Most of the changes occurred in the first tranche of amendments and include a new definition of completion as well as addressing statutory warranties, licensing and the Home Building Compensation Fund. The second tranche of amendments generally addresses the requirements for contracts for residential building work.

The number and breadth of the 2014 Amendments are quite extensive and require detailed study for a full understanding. This article and its sequel in the next edition of the LSJ are only an introduction to some of these amendments. To understand all the amendments, the legislation itself must be reviewed. The previous major amendment of the Act occurred in October 2011 (the 2011 Amendments) and also commenced in two tranches – on 25 October 2011 and 1 February 2012. Given some elements of the 2014 Amendments are retrospective and otherS are not, understanding the application of the transitional provisions is also important.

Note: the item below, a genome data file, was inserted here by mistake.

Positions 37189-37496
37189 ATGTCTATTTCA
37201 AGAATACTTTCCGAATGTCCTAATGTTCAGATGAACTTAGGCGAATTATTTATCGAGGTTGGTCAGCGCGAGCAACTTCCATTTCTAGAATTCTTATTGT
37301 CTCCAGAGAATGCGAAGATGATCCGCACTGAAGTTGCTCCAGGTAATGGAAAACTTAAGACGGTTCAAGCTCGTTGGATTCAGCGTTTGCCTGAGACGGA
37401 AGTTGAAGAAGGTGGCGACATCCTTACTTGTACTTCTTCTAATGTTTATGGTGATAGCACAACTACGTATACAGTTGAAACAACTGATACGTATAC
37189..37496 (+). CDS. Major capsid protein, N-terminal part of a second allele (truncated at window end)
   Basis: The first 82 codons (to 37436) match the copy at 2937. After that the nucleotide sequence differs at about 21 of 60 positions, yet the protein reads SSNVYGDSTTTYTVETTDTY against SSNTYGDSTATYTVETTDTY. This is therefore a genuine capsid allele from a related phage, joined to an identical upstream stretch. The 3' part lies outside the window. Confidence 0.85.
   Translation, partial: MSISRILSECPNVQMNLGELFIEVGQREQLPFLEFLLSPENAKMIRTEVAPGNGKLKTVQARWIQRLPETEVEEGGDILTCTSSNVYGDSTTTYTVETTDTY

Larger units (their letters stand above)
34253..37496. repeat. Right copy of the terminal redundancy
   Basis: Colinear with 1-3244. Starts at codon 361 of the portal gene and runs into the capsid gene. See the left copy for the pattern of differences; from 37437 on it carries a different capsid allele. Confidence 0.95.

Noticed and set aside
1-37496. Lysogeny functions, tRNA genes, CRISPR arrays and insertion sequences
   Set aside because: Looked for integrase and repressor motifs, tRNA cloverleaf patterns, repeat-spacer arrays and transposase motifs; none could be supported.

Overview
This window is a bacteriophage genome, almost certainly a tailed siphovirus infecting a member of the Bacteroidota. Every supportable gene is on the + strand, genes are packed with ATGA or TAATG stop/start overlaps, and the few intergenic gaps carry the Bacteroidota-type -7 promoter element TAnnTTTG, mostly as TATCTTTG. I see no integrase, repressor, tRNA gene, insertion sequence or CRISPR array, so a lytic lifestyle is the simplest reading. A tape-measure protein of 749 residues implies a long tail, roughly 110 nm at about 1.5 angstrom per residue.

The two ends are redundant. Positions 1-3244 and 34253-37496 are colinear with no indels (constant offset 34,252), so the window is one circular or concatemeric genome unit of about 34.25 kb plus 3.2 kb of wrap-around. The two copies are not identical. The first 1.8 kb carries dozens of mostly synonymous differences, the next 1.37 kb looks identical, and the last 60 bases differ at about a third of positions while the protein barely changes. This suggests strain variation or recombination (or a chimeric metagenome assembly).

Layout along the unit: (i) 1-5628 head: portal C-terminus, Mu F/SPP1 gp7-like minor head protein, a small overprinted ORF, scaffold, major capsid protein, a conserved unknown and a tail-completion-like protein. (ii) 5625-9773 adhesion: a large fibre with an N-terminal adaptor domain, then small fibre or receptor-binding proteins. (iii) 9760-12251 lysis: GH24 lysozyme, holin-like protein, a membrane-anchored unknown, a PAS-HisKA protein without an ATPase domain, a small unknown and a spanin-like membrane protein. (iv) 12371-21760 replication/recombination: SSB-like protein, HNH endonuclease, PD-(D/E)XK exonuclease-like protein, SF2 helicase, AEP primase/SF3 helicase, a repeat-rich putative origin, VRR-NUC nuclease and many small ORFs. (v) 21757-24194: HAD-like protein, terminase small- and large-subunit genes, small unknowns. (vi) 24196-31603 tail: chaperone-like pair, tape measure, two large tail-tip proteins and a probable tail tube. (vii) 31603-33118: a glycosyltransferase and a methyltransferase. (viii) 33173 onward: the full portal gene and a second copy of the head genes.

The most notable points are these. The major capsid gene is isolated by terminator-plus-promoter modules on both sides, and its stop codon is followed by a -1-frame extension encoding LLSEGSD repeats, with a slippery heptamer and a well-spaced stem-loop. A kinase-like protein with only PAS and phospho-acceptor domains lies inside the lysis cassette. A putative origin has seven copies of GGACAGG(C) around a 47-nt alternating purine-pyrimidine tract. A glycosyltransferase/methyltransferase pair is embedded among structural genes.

1. Completion

While the 2011 Amendments saw the introduction of s 3B regarding the date of completion of residential building work, the 2014 Amendments see the introduction, on 15 January 2015, of s 3C regarding the date of completion of new buildings in strata schemes. Section 3C only applies to new buildings and sets completion as the date of issue of an occupation certificate that authorises the occupation and use of the whole of the building unless some other event, prescribed by the regulations as constituting the completion of the work, has occurred. The Home Building Regulation 2014 is currently silent on such other events.

Finally, if a contract to do residential building work comprises the construction of two or more separate buildings, the date of completion of that work is to be determined as if there were a separate contract for each separate building (with each contract on the same terms as the primary contract) so that the work for each building will have a separate completion date.